Zimbabwe opposition leader Morgan Tsvangirai emerged Friday in a wheel chair from the hospital where he had been receiving treatment since late Tuesday for a fractured skull and other injuries sustained in police custody following his arrest Sunday.
Despite his serious injuries allegedly inflicted by police in severe and multiple beatings, Tsvangirai expressed defiance and optimism in a statement published Friday in the Independent newspaper in Britain. Tsvangirai said he will "soldier on until Zimbabwe is free," adding that “democratic change in Zimbabwe is within sight.”
Other officials of the MDC faction led by Tsvangirai, including Grace Kwinjeh, deputy foreign affairs secretary, and Sekai Holland, research and policy secretary were said to be in stable but serious condition at the Avenues Clinic in Harare.
Tsvangirai spokesman William Bango told reporter Blessing Zulu of VOA’s Studio 7 for Zimbabwe that Tsvangirai will not be able to resume his duties immediately.
Diplomatic initiatives continued around the world in response to events including the police killing of an MDC activist Sunday at an abortive protest meeting, the arrest of Tsvangirai and about 50 opposition and civil society leaders and supporters, and in particular the severe beatings police allegedly administered to those prisoners.
British Foreign Secretary Margaret Beckett urged the United Nations Human Rights Council to identify those who committed violence against Tsvangirai and other opponents of the Harare government, and impose sanctions upon them.
Beckett urged the U.N. panel to send a mission to Harare to investigate alleged police brutality. Britain is also pushing for the U.N. Security Council to take up the issue, but South Africa, now in the Security Council’s rotating chair, has raised objections.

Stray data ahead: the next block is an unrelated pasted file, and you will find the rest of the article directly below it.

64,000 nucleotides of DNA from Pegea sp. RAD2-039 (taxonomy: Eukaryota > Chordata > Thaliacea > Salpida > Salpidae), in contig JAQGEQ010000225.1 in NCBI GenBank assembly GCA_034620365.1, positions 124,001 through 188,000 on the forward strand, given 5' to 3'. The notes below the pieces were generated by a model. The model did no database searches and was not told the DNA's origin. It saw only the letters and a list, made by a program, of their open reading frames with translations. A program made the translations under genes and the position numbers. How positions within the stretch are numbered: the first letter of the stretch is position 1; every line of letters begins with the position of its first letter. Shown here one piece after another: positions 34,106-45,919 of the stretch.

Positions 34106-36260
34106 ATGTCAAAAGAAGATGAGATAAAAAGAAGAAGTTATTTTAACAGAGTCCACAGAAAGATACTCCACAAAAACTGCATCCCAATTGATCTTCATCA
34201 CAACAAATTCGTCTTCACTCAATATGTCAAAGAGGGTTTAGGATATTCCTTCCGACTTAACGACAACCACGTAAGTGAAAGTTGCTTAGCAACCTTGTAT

Zimbabwe's ambassador to the United Nations, Boniface Chidyausiku, said Britain and the United States must not press their agenda on other nations.
The U.S. government dispatched Assistant Secretary of State for Democracy, Human Rights and Labor Barry Lowenkron to African Union headquarters in Addis Ababa, Ethiopia, for emergency talks on the crisis. A State Department official confirmed that Lowenkron had arrived and opened consultations with A.U. officials, diplomats accredited to the A.U. and with Ethiopian Prime Minister Meles Zenawi.
Diplomatic sources said Washington wants the A.U. to take a firmer position with the Harare administration on human rights in light of the alleged beatings.
Tanzanian Foreign Minister Bernard Membe told journalists in Dar-es-Salaam Friday that the Southern African Development Community would meet in the Tanzanian capital later this month to discuss the crisis. Tanzanian President Jakaya Kikwete met with President Robert Mugabe Wednesday to discuss the crisis.
Mr. Kikwete chairs SADC’s committee on politics, defense and security, which holds a brief to seek a resolution to the long-running Zimbabwe crisis. The so-called troika on Zimbabwe also includes Lesotho and Namibia. Membe said SADC is urging Harare to open diplomatic channels to resolve the crisis. He said the two presidents agreed that Zimbabwe needs to explore new avenues to seek a solution to the crisis.
Archbishop Desmond Tutu of South Africa issued a statement Friday condemning the apparent human rights violations in Harare. “We Africans should hang our heads in shame,” his statement said. “How can what is happening in Zimbabwe elicit hardly a word of concern let alone condemnation from us leaders of Africa?”
Zimbabwean human rights lawyer Dewa Mavhinga said in an interview that the U.S. demarche to the African Union is a significant and welcome development.
More reports from VOA's Studio 7 for Zimbabwe...